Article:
-[Going to be cross-posting a few of the Indie Games Summit talks from today, since they're readable and stand alone fairly well in a GSW context. Enjoy, or else.]

In an afternoon session at the Independent Games Summit on Tuesday, Newsweek's N'Gai Croal and MTV News' Stephen Totilo discussed the state of independent games in the media, and their personal opinions on how to get noticed in the indie game business.

Starting off, Croal quipped of the state of indie: "This is right around Sundance started up... but before Sex, Lies & Videotape."

The expectation of the independent movement right now, according to Totilo, is: "This is going to be different... because now there's going to be no filters." This is sometimes true - but as the duo stressed, you need to find a unique selling point.

Totilo also noted that PR plans for XBLA and PSN games are "not nearly as aggressive" as retail ones, even when Microsoft and Sony are sending out information on behalf of those indie developers.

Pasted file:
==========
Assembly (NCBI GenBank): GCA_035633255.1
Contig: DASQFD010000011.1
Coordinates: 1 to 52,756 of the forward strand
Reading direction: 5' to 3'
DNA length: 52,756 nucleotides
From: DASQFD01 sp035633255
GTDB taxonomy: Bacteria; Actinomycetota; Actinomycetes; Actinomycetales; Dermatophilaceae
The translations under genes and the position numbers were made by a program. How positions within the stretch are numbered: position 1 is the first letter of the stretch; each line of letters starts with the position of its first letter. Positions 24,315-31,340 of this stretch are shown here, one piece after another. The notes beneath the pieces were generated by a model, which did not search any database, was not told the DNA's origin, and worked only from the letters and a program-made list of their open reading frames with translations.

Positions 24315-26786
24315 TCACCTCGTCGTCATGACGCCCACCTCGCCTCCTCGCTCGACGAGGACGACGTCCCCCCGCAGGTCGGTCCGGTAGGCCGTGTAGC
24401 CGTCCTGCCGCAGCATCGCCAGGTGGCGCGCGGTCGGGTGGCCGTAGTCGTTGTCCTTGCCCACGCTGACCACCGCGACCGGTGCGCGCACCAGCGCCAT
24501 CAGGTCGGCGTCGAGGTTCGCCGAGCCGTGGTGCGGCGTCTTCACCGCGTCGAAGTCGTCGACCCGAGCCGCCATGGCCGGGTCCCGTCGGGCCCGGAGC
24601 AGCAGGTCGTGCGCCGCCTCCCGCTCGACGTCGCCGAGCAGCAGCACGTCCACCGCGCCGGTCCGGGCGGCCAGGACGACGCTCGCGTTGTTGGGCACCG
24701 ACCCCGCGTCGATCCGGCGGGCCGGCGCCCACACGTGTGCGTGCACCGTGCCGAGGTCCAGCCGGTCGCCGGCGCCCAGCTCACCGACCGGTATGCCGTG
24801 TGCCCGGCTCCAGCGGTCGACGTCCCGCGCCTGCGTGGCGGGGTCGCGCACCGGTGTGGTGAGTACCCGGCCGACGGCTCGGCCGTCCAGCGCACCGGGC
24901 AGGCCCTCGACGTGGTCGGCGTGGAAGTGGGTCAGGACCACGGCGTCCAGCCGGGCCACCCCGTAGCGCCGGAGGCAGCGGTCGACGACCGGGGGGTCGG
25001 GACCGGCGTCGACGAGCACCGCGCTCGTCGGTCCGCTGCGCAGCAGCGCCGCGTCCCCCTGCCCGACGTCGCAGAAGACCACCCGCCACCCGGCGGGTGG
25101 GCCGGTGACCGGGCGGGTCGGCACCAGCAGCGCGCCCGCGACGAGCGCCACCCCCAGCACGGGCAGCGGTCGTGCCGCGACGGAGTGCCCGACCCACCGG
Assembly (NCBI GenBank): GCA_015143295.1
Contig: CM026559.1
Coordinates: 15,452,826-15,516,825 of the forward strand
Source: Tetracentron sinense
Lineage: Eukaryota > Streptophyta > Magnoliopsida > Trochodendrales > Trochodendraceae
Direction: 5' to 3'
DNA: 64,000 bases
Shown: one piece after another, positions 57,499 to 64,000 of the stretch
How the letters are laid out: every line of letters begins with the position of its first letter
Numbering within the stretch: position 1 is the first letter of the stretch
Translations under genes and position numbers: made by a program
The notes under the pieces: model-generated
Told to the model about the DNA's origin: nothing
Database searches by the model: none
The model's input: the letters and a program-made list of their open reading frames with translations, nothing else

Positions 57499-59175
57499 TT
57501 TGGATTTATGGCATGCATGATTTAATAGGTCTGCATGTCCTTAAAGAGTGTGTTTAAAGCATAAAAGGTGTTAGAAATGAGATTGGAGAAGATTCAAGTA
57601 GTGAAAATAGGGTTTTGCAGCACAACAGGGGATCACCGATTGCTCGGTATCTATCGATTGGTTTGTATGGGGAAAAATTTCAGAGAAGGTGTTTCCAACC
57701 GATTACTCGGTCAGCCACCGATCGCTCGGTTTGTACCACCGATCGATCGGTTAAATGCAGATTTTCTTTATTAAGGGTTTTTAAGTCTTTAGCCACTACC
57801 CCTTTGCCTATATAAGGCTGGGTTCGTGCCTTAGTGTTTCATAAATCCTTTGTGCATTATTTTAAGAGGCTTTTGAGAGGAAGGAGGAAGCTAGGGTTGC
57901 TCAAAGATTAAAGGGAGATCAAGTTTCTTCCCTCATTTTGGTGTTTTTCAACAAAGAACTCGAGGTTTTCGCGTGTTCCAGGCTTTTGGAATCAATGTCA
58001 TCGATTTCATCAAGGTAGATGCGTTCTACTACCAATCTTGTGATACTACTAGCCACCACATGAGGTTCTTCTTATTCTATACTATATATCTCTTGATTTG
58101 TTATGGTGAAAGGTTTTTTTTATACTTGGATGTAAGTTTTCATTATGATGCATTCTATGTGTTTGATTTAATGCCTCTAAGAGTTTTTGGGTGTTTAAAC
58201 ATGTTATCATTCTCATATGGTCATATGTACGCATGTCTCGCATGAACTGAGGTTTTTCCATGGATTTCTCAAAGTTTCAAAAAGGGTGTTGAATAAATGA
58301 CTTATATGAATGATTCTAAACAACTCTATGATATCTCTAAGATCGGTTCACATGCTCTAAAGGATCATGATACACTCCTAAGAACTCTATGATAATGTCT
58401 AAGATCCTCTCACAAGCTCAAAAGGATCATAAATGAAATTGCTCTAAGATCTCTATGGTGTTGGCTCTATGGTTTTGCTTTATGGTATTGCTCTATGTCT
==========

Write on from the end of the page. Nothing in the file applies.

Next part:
Obviously, the above isn't always the case, and Croal particularly noted that it's all about "...teaching people who make indie games about the PR process.... you have to be both an artist and a hustler, but you can't confuse the two."

As he noted even of his own personal efforts to promote his own Level Up weblog to a select band of higher-end influencers and key outlets: "I spam some of the journalists I respect the most."

Moving on, Totilo underlined that the story behind the game is as or more important than the game itself - particularly to the mainstream media, and increasingly in the industry in general.

Croal chimed in on this that you can look to other industries, ending on a bit of a boggling but fair comparison in terms of people who have woven personal stories into great media messages: "50 Cent is an interesting story... Jonathan Blow is an interesting story... Jonathan Mak is an interesting story."

Overall, the duo urged, above all, that if you have a unique message and you target independent-minded journalists and influencers, indies can get noticed through the crowd of even mainstream games.